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The company I am with recently had a town hall sort of meeting. The CEO spoke as did the heads of the businesses and several other departments. It was a wonderful update on current wins and challenges for the company. I loved seeing the number of people that attended. In another company I worked for, the COO had meetings every quarter to provide a status update on current business. I was quite literally the only person in the HR department who attended. I couldn’t believe that no one else had a higher interest level in the company they worked for.
Go to trainings
I’m not suggesting you get trained in every aspect of your company. But if you support the IT department, go to an IT training. If accounting is your main customer, sit in when someone new gets trained. Recruit for call-center people? Attend a new hire onboarding when a new group gets trained. You’ll reap huge rewards.
Go to lunch
This is a no brainer. Everybody goes to lunch at least sometimes. Invite one of your hiring managers to lunch. It will impress the heck out of them. Take them to lunch so you can understand their business better. Tell them about it beforehand. They will be prepared to fill you in. Interacting with your hiring managers in a more relaxing environment will help you build a stronger relationship with them.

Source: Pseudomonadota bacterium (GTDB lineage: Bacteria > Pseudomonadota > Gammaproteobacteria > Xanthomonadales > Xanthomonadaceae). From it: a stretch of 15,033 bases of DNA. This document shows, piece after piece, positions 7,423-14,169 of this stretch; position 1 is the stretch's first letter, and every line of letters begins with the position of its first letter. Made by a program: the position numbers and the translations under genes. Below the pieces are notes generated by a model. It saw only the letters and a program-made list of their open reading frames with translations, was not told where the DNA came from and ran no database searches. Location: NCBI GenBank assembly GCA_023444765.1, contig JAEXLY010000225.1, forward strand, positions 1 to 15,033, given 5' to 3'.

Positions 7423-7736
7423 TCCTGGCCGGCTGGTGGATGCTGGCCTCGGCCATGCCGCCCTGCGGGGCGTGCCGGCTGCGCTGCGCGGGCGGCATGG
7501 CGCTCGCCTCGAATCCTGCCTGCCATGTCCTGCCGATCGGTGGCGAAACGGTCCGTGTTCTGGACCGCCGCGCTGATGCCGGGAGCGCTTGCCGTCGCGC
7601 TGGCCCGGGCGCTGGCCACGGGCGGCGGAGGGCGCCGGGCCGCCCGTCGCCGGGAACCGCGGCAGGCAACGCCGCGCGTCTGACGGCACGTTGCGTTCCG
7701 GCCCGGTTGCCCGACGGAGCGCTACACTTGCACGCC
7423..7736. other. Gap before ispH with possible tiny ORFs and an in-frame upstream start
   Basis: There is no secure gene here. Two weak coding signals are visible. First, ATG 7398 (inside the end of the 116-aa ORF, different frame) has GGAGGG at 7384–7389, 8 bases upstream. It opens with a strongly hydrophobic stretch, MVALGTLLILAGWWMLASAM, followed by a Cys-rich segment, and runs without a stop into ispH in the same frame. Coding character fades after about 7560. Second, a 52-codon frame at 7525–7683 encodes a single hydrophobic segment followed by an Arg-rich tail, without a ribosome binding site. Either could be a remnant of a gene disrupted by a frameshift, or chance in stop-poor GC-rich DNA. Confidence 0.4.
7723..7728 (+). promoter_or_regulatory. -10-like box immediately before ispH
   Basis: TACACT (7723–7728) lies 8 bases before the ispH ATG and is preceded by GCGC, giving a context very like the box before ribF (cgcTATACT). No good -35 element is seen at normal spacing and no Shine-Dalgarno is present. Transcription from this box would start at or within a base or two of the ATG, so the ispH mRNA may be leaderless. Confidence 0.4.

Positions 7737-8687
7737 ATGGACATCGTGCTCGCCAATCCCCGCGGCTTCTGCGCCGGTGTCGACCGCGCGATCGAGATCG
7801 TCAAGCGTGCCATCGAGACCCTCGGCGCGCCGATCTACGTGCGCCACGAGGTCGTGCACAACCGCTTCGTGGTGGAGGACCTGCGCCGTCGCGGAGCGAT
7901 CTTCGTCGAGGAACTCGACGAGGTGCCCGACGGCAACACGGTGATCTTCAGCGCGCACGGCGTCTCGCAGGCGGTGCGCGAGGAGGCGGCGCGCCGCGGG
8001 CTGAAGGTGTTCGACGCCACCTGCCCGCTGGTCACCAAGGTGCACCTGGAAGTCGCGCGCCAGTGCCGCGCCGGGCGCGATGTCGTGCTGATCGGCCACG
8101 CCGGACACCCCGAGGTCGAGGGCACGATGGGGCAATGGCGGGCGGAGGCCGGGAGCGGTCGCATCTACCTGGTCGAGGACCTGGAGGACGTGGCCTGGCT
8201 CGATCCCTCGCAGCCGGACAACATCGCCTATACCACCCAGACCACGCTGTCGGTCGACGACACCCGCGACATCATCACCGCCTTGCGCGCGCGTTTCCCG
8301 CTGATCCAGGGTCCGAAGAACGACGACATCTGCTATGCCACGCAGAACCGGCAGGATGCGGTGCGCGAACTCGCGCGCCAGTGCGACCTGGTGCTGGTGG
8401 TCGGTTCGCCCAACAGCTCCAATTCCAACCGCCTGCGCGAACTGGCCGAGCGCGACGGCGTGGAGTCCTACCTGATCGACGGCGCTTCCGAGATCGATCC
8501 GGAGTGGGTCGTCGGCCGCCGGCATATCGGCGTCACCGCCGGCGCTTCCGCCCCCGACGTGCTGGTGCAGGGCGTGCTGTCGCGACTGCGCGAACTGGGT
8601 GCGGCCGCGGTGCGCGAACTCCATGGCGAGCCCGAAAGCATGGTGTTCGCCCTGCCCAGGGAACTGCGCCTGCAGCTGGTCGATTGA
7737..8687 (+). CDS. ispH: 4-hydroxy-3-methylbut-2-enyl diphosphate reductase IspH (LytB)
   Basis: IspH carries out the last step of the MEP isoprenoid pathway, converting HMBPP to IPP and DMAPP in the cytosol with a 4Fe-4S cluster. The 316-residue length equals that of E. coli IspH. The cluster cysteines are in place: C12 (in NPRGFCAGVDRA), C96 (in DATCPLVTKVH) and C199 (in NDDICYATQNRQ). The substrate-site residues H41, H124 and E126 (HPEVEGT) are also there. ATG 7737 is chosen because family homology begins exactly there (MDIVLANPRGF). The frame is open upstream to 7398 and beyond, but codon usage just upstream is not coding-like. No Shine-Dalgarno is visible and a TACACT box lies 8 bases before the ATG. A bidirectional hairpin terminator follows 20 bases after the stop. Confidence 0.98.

Take a trip
If your company has multiple locations that do different things, consider taking a trip there. When I began to recruit salespeople at the insurance broker, it was at a different location in another city than where I worked. I contacted the COO at that office and asked if I could visit for a few days in order to get to know the business better He paid for the hotel and set up a bunch of meetings. Taking that trip to understand their business and make the face-to-face connections helped me out immensely in finding sales talent for that office.
The better you know your business the better you will be at finding talent for it. Understand your company’s culture and mission statement. But knowing your company’s business will take your recruiting to a whole new level. Gaining a deeper understanding of the products and services they offer and how it benefits their clients will pay big dividends for you and the company. Most importantly you’ll be able to share with candidates how their role fits into the company’s business. That is a huge addition to your recruiting toolbox.